I’m pretty sure this is how I sound when I try to explain transubstantiation, the Catholic teaching that in the Eucharist, the whole substance of the bread and wine changes into the substance of the body and blood of Christ, while still appearing, in every physical way, to bread and wine…
Then the Jews began to argue sharply among themselves, “How can this man give us his flesh to eat?”
Jesus said to them, “Very truly I tell you, unless you eat the flesh of the Son of Man and drink his blood, you have no life in you. Whoever eats my flesh and drinks my blood has eternal life, and I will raise them up at the last day. For my flesh is real food and my blood is real drink. Just as the living Father sent me and I live because of the Father, so the one who feeds on me will live because of me. This is the bread that came down from heaven. Your ancestors ate manna and died, but whoever feeds on this bread will live forever.” He said this while teaching in the synagogue in Capernaum.
On hearing it, many of his disciples said, “This is a hard teaching. Who can accept it?”
This is a hard teaching.
But it’s not unbelievable. I’ve been told that accepting that Jesus is truly present in the Eucharist means I have to buy into a primitive and bizarre system of Aristotelian metaphysics, in particular distinguishing between substance and accidents of a thing.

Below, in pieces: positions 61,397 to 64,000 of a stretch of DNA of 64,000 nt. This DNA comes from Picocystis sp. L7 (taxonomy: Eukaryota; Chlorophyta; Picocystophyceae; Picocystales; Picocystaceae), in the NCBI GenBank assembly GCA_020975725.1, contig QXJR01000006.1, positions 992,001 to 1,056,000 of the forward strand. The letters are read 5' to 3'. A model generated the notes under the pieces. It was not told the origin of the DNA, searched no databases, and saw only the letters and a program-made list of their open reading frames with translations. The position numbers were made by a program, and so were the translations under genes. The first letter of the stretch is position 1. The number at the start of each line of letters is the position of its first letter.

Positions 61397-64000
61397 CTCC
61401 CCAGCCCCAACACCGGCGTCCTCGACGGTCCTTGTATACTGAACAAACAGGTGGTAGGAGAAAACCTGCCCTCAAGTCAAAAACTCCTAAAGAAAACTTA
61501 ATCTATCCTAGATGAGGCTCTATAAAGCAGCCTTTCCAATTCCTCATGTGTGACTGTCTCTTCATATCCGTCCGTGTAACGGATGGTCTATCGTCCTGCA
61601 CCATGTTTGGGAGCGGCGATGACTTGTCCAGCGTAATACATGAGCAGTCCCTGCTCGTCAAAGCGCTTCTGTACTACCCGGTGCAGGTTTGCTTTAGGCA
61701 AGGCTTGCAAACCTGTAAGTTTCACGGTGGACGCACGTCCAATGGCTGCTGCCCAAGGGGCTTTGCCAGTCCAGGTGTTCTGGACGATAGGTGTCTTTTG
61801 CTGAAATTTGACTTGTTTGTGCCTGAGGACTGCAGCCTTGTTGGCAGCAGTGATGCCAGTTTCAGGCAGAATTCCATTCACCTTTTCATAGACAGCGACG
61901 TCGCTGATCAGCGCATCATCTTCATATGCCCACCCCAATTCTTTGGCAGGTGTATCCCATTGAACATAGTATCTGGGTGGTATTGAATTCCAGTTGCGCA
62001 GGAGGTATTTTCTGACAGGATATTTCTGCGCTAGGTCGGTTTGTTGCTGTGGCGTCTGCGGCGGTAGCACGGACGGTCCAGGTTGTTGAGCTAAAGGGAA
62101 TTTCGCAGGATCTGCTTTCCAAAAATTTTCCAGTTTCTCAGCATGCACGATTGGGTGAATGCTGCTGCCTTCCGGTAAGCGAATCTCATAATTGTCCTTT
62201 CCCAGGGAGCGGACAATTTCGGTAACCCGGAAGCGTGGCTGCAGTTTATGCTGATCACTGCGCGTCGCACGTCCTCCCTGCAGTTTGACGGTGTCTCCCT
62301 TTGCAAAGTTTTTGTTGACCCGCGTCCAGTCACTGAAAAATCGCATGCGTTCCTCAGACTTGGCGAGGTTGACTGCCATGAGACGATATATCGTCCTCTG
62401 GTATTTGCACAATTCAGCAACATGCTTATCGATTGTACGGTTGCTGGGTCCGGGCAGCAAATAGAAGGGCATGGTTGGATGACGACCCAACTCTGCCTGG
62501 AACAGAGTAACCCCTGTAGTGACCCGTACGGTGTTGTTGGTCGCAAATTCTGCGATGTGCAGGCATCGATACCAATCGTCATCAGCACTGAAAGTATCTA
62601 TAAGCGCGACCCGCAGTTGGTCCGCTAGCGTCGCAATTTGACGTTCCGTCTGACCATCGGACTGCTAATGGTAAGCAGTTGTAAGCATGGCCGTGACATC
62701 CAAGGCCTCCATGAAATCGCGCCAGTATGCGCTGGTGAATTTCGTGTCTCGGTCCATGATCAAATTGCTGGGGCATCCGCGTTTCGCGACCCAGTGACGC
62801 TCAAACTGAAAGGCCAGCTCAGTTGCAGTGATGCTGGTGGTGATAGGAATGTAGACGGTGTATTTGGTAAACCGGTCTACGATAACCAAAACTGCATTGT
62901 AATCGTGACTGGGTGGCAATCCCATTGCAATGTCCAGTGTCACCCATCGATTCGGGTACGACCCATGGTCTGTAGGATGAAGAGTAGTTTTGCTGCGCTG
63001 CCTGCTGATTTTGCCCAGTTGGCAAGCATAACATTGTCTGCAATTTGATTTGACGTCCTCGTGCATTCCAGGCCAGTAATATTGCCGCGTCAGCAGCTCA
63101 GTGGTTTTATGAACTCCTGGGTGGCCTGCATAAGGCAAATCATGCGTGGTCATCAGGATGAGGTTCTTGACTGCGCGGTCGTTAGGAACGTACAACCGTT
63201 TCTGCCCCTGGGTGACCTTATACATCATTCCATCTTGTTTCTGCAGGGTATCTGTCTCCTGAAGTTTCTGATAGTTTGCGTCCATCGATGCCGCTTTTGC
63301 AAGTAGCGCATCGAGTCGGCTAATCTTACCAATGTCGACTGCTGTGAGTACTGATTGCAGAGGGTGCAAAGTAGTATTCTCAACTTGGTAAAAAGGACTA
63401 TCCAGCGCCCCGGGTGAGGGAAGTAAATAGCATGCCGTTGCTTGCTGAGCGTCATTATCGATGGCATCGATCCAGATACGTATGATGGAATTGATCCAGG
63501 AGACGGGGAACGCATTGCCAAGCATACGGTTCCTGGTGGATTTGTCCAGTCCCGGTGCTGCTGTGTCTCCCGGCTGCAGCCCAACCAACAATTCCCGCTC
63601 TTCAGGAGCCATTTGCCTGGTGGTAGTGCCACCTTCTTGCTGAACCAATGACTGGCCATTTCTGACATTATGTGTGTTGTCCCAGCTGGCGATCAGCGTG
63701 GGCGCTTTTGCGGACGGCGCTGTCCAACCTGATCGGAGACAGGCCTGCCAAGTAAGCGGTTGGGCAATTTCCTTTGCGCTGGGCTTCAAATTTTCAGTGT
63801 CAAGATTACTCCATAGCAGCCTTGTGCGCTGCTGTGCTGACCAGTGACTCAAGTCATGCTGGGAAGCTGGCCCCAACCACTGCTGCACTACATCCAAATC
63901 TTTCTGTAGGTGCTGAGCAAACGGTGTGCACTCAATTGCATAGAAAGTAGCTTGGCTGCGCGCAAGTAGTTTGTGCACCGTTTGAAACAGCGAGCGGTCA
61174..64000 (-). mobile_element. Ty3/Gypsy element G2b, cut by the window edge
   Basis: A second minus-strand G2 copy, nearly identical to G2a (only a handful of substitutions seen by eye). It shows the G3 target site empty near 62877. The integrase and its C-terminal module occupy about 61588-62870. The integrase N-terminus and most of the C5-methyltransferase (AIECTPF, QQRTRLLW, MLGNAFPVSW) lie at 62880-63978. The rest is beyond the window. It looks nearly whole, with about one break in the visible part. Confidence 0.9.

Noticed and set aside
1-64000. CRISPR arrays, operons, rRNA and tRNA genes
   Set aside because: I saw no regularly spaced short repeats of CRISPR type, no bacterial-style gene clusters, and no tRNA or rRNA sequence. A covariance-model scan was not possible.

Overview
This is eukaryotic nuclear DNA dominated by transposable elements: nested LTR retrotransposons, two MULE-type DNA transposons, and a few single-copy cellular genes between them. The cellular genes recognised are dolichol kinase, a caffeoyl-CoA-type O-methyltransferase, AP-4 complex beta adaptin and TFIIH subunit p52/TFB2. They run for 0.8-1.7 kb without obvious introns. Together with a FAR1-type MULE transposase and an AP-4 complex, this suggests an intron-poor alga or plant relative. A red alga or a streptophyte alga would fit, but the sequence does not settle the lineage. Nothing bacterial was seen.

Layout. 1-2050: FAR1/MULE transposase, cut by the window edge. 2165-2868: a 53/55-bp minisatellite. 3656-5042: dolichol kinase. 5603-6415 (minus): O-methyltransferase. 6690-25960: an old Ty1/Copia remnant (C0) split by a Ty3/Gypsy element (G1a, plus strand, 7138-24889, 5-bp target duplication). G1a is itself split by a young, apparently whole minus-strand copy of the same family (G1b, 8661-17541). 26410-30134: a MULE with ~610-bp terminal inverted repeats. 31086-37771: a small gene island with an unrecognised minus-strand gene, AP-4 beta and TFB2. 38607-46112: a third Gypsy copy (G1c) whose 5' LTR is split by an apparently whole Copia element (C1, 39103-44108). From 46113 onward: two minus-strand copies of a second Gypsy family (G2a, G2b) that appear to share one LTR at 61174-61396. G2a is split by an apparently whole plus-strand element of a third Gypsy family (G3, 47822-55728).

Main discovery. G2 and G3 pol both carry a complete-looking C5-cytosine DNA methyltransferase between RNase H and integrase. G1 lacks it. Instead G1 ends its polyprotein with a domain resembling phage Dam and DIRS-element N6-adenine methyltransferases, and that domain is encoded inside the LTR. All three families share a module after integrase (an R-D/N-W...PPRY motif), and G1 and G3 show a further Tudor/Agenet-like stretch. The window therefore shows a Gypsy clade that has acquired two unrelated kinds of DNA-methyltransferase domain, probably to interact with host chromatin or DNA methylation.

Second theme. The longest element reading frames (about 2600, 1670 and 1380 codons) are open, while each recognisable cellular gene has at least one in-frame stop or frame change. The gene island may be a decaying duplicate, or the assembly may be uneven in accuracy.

I don’t buy that.
If you can tell the difference between what something is and what it seems to be, then you’ve understood transubstantiation. Transubstantiation is simply changing of the substance of a thing, the what-it-is, without changing the accidents, the what-it-appears-to-be.
It’s a pretty basic distinction. Sure, Aristotle can help us understand it; apparently so can Alice Tinker.
And yes, if I think about it more, my head will probably explode. That’s the uncreated, crucified, resurrected Lord of the Universe, truly, really and substantially, in a bit of bread and wine.
But that’s faith, right?
“This is a hard teaching. Who can accept it?”